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Platonism, Aesthetics and the Sublime at the Origins of Modernity

  • Douglas Hedley
Part of the International Archives of the History Of Ideas book series (ARCH, volume 196)

In the shadow of Friedrich Nietzsche, Martin Heidegger envisaged modern philosophy as a baneful aberration derived from Plato’s momentous misconstrual of truth as veritas logica. Whatever the accuracy of his diagnosis, he rightly stressed an important continuity between Plato and the age of Descartes. The postmodern attack upon metaphysics is at heart a critique of Plato. While in Germany some of Heidegger’s pupils, most notably Gadamer, rejected or refined Heidegger’s relentless polemic against Plato, French Heideggerians such as Derrida pursued it, pleading against the procrustean limits of Plato’s legacy. Derrida’s argument for the primacy of writing over speech in his La pharmacie de Platon (1972) mirrors this general trajectory of the reversal of Platonism initiated by Nietzsche. The positivistic strand of twentieth-century philosophy, whether Viennese or Anglo-Saxon, was equally rancorous in its denunciations of Plato. Popper denounced Plato as the enemy of an ‘open society’ and advocate of a ‘closed society’ and the harbinger of the horrors of twentieth-century fascism and communism. Notwithstanding his collaboration with Whitehead and his admiration for Leibniz, Bertrand Russell’s seminal work on the theory of descriptions and method of logical construction in the first two decades of the twentieth century was fuelled by a fear of illicit Platonic hypostases. Of course, recent philosophy has included adherents of Platonism such as Bergson, Gadamer, Simone Weil and Iris Murdoch, but these have been counter-cultural forces.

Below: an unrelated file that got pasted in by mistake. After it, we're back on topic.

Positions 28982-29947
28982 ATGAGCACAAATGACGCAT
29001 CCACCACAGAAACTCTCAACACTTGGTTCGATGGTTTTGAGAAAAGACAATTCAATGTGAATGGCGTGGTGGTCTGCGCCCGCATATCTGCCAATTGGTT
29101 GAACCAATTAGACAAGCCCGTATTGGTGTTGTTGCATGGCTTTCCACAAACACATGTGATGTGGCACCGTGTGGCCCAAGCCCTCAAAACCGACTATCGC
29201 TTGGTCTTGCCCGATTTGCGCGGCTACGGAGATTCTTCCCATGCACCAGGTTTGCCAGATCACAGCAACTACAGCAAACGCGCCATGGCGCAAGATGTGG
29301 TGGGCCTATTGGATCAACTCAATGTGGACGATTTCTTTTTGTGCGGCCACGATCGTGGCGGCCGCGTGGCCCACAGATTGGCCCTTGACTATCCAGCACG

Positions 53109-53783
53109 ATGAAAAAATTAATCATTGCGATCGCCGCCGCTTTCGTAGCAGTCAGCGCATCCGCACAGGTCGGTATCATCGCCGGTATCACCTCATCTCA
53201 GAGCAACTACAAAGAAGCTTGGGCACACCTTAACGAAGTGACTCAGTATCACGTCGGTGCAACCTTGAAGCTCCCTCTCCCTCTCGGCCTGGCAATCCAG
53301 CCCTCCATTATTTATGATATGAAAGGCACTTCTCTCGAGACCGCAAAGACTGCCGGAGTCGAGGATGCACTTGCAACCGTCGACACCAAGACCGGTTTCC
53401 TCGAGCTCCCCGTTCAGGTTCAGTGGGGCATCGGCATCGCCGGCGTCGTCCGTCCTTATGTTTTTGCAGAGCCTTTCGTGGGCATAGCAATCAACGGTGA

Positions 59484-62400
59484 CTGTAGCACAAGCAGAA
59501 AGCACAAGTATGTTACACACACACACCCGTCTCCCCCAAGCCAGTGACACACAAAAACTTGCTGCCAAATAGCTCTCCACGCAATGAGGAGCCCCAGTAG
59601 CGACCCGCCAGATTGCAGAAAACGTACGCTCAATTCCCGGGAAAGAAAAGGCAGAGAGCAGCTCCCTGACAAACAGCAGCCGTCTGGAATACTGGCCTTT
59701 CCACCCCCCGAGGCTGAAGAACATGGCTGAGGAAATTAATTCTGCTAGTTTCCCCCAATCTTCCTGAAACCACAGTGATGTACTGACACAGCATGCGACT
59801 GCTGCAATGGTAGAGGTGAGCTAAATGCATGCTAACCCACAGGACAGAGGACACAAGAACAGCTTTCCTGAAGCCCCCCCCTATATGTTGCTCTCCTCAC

Keywords

Creative Imagination Plastic Nature Loeb Classical Library Platonic Idea Important Continuity 
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© Springer 2008

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  • Douglas Hedley

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